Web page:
Friday, 2 August 2013

5 Common Nutrition Myths De-bunked Series: Myth No 1 - Dairy Is Essential For Bone Health

Nutrition information is constantly being thrown at us from all sides, a lot of facts contradicting  another, making it very difficult to know what is truth and what is myth.

What is truth is a lot of the "facts" are brought to us by large association driven sectors such as the dairy industry.  Government policy is driven by pressure from these groups to ensure their products sell, so they incorporate them into legislation like the food pyramids. 

It is time to debunk these myths once and for all! As part of this 5 part series I will be examining five common nutrition claims and revealing the truth! 

Don't always believe what you are told! 

Myth No 1: Dairy Is Essential for Bone Health

This myth particularly gets my goat! For years we have been led to believe that dairy is so important in our diets as the optimal source of calcium. Mothers across the country threw milk by the pint-full into their little darlings, safe in the knowledge that even if little Timmy wasn't a great eater, at least he was drinking his milk. This despite the fact that if Timmy was drinking gallons of the white stuff he was probably missing out on other vital nutrients he should have been eating in food.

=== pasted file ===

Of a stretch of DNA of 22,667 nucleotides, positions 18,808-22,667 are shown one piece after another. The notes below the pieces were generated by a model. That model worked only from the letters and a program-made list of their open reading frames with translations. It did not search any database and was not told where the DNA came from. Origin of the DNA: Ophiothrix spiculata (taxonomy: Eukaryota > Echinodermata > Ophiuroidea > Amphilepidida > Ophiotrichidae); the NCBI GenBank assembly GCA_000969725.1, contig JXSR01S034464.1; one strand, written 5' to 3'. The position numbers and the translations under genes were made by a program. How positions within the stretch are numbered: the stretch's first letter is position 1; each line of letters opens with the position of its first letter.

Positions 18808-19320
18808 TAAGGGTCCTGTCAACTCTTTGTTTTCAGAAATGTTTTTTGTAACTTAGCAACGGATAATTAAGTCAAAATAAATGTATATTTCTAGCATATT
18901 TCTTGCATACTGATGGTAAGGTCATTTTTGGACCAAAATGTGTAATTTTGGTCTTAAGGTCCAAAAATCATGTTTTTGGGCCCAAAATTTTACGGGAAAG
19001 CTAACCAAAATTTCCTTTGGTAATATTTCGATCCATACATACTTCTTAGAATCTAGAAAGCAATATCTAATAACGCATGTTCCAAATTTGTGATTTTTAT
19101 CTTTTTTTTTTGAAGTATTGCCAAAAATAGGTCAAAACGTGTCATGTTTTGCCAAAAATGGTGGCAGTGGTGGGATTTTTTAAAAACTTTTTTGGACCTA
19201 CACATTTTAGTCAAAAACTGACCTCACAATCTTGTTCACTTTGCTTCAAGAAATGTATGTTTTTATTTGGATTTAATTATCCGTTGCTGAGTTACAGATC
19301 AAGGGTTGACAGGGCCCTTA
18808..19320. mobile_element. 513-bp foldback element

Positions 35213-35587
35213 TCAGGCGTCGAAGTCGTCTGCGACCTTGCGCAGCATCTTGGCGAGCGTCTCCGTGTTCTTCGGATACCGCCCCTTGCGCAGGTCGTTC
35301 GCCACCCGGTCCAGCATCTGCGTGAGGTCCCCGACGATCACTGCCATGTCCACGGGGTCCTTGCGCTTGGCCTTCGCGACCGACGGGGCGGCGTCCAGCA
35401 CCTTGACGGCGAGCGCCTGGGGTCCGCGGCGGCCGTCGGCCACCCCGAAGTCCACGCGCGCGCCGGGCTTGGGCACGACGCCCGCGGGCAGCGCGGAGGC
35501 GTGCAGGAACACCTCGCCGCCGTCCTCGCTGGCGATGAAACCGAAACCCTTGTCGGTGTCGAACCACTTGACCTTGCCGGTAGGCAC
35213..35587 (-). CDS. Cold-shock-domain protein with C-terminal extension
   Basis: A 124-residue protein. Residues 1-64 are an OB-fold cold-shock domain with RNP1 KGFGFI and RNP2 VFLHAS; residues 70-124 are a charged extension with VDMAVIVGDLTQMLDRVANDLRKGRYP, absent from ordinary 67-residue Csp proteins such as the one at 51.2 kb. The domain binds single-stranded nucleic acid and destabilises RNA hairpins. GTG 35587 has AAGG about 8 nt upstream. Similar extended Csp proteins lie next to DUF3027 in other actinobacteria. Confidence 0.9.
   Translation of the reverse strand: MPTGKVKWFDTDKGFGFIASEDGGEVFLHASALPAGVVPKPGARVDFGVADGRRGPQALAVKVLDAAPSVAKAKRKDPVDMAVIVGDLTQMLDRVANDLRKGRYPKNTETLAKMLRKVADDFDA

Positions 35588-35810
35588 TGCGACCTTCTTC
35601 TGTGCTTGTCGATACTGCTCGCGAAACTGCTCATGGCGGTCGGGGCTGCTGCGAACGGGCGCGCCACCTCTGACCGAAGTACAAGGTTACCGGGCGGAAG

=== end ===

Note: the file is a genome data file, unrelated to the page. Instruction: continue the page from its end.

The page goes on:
Cow's Milk Is Not Human Food
First things first, cows milk was never designed to be drank by humans! No other mammal on earth extracts the milk of another mammal and drinks it indefinitely! It is quite ridiculous when you consider that cow's milk is designed for making calves fat, and it is very good at doing that! While the use of hormones is banned in UK/Ireland, it is still used in some US farms to increase lactation levels in cows, which is inevitably going to be passed on through the milk to you. Bottom line is this - cows milk is for cows not humans. (Though admittedly drinking raw from the cow like below is a lot healthier!)
The sad reality is that the milk we should be feeding our children; breastmilk, is largely underused. We need to be encouraged more to breastfeed our children and more support needs to be given to those who wish to continue breastfeeding past 6 months. A debate for another day.....